Pixel perfect collision in Unity 2D

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  • Post category:Gamedev

I’m going to give a short overview of how pixel perfect collision works, and how I implemented it in Unity using C#.
The source files and usage are at the bottom.

Pixel perfect collision assumes that sprites are never rotated.
1. Start with checking if the two rectangles of the sprites are colliding, if they are not, there is no point in testing per pixel collision. This is a simple AABB collision test. For this, we use the Bounds2D class. Some code from it:

public bool overlaps(Bounds2D other) {
    return isHorizontalOverlap(other) && isVerticalOverlap(other);

public bool isHorizontalOverlap(Bounds2D other) {
    return !(x > other.x + other.width || other.x > x + width);

public bool isVerticalOverlap(Bounds2D other) {
    return !(y > other.y + other.height || other.y > y + height);

This code checks if other is on the left or right of this. If it is, then it’s not colliding.
Then does the same for top and bottom.

2. We need the intersection of the two rectangles, to know which section of the texture we need to compare:

public Bounds2D intersection(Bounds2D other) {
    Bounds2D ret = new Bounds2D();
    ret.x = Mathf.Max(x, other.x);
    ret.y = Mathf.Max(y, other.y);
    ret.width = Mathf.Abs(ret.x - Mathf.Min(x+width,other.x+other.width));
    ret.height = Mathf.Abs(ret.y - Mathf.Min(y+height,other.y+other.height));
    return ret;

We then need to translate that intersection to a local position of the specific texture:

public Bounds2D toLocal(Bounds2D global) {
    Bounds2D ret = new Bounds2D();
    ret.x = global.x - x;
    ret.y = global.y - y;
    ret.width = global.width;
    ret.height = global.height;
    return ret;

3. We want to get the pixel data from the Texture2D, using the intersection we found:

private void getBits() {
    //Intersection of the two bounds in global space.
    Bounds2D intersection = boundsA.intersection(boundsB);
    //Intersections in local space.
    Bounds2D intersectionA = boundsA.toLocal(intersection);
    Bounds2D intersectionB = boundsB.toLocal(intersection);
    bitsA = getBitArray(intersectionA, a.collisionMask);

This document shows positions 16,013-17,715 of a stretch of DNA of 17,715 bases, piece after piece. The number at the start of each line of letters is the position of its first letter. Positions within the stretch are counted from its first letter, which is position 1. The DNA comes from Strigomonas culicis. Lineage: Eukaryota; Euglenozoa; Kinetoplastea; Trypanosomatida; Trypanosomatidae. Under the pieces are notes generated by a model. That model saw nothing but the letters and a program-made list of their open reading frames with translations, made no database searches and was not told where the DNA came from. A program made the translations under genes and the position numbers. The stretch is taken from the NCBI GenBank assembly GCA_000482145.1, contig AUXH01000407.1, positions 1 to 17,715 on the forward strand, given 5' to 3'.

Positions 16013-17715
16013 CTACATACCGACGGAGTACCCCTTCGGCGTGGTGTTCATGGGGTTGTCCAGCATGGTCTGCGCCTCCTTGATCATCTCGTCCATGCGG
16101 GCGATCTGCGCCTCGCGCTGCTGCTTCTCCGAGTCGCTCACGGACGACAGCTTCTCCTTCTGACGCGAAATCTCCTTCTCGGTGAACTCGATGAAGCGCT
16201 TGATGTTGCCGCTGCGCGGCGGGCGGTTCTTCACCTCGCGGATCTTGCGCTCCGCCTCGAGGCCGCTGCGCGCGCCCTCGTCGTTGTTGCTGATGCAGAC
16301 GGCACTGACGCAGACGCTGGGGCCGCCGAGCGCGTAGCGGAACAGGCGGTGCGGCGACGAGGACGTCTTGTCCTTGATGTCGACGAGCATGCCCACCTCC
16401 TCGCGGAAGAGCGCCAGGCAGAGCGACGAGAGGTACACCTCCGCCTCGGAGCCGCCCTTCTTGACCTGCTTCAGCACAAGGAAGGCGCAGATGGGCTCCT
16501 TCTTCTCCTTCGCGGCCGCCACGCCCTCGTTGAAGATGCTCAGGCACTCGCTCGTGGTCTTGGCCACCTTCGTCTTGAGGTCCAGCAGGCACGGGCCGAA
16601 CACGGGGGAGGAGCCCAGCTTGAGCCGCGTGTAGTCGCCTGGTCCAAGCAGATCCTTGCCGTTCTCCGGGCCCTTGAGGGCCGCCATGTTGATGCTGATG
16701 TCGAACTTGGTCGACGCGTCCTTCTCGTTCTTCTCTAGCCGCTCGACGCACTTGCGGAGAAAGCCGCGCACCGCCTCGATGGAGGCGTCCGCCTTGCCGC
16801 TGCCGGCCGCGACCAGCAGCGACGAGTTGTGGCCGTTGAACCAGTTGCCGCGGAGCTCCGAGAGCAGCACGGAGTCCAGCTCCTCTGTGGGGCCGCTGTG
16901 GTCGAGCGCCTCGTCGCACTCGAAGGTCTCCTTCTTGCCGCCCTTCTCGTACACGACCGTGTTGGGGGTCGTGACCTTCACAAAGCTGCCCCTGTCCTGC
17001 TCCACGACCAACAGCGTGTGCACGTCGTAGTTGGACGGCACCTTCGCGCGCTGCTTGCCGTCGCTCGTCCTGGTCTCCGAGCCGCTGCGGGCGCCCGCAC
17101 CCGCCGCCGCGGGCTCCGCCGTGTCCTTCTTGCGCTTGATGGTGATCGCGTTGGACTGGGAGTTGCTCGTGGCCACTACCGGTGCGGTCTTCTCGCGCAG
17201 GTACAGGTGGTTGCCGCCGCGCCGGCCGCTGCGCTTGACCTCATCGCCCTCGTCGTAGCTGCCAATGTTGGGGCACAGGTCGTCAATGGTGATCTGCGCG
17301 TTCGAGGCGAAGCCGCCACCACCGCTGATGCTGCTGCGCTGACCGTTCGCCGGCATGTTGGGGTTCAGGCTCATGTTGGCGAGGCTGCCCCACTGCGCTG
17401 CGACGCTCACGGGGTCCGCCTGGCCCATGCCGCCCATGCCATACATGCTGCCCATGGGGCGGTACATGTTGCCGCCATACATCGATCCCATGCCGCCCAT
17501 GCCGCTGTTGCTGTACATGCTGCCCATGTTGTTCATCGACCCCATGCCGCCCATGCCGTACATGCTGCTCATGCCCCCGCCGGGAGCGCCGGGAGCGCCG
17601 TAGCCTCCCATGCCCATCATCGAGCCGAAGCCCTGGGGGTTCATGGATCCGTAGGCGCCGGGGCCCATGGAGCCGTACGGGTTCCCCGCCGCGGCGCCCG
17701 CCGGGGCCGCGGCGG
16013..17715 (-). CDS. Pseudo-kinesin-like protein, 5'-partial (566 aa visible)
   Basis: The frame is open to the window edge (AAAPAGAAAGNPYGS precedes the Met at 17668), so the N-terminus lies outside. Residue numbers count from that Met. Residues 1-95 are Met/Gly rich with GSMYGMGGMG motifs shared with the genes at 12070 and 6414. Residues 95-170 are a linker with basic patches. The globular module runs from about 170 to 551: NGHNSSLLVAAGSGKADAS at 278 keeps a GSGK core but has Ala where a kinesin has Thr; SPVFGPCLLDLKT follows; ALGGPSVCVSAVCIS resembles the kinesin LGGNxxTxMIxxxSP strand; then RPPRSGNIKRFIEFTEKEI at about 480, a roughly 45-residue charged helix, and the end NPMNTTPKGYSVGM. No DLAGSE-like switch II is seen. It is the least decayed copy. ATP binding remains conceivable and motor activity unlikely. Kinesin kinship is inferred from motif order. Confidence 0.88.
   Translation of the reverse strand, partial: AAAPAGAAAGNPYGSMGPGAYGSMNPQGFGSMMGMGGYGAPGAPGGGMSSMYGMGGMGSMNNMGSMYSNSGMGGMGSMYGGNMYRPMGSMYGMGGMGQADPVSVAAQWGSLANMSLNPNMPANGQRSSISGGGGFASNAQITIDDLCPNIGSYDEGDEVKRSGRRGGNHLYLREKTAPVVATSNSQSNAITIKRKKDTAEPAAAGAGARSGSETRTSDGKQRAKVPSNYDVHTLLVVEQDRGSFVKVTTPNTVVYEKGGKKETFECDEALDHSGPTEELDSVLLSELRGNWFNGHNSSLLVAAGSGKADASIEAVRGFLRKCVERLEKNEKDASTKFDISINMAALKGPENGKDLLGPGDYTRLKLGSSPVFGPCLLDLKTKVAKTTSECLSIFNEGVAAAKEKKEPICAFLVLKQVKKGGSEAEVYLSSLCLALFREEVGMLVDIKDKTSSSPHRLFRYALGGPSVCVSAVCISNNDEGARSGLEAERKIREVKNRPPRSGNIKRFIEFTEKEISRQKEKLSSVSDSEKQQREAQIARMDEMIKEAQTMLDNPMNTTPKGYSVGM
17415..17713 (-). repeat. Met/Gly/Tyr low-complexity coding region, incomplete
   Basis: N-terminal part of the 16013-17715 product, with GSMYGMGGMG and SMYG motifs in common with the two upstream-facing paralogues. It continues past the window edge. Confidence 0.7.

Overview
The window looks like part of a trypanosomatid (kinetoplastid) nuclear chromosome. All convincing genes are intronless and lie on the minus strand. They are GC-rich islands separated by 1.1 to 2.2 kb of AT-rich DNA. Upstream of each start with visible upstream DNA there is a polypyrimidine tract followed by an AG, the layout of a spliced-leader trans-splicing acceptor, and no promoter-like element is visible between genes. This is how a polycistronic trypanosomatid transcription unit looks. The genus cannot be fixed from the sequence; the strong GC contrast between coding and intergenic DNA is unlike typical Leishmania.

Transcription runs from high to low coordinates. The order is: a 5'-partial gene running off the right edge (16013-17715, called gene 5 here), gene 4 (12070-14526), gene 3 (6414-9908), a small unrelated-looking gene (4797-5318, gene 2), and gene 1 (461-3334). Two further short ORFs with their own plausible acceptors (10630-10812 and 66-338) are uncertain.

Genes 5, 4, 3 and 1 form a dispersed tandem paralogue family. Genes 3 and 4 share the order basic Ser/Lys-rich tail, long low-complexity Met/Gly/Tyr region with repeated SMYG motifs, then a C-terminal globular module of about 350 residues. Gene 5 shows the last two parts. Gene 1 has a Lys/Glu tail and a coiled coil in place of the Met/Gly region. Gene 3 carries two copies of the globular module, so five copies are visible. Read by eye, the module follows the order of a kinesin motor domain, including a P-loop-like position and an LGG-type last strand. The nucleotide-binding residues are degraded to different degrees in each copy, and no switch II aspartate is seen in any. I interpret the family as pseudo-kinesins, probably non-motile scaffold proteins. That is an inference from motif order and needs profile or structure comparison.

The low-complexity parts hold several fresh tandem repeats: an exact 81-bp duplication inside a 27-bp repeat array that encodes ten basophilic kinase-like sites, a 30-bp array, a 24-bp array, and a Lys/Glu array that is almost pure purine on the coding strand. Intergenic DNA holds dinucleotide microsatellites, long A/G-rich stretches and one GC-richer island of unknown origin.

bitsB = getBitArray(intersectionB, b.collisionMask);
private static Color[] getBitArray(Bounds2D section, Texture2D texture) {
    return texture.GetPixels(section.x, section.y, section.width,section.height);

One important thing to note, is that you’ll need to set the texture to readable in order to access the pixel data. You do this by changing a texture to advanced, and checking the readable checkbox.

4. Now that we have the pixel data, we simply compare the alpha of every pixel:

private bool perPixelCollision() {
    for (int i = 0; i < bitsA.Length; i++) {						
        // If both colors are not transparent (the alpha channel is not 0), then there is a collision
        if (bitsA[i].a != 0 && bitsB[i].a != 0)	{
            return true;
    return false;

Here you can download the full code. The usage is fairly simple.
SpriteCollider is the only MonoBehavior. you can either place it onto an object with a Sprite Renderer and it will get the texture automatically.
Or you can use a custom mask by placing a texture into the collisionMask field in the inspector.
If you uncheck pixelCollision, it will only check bounds, which is good if your sprite is a full rectangle.

This collision does not work with Unity’s physics engine, and does not trigger any collision methods. You have to manually check for collisions where you want to.

Don’t forget you’ll need to set the texture to readable in order to access the pixel data. You do this by changing a texture to advanced, and checking the readable checkbox.

You can download the files here

Credit to http://rylgh.com/pixelshitter/ from whom I learned how to make pixel perfect collision.


Aurore is a competitive KeyForge player and the founder of Timeshapers. She's a content writer by trade and aspiring game designer. Follow @Timeshapers1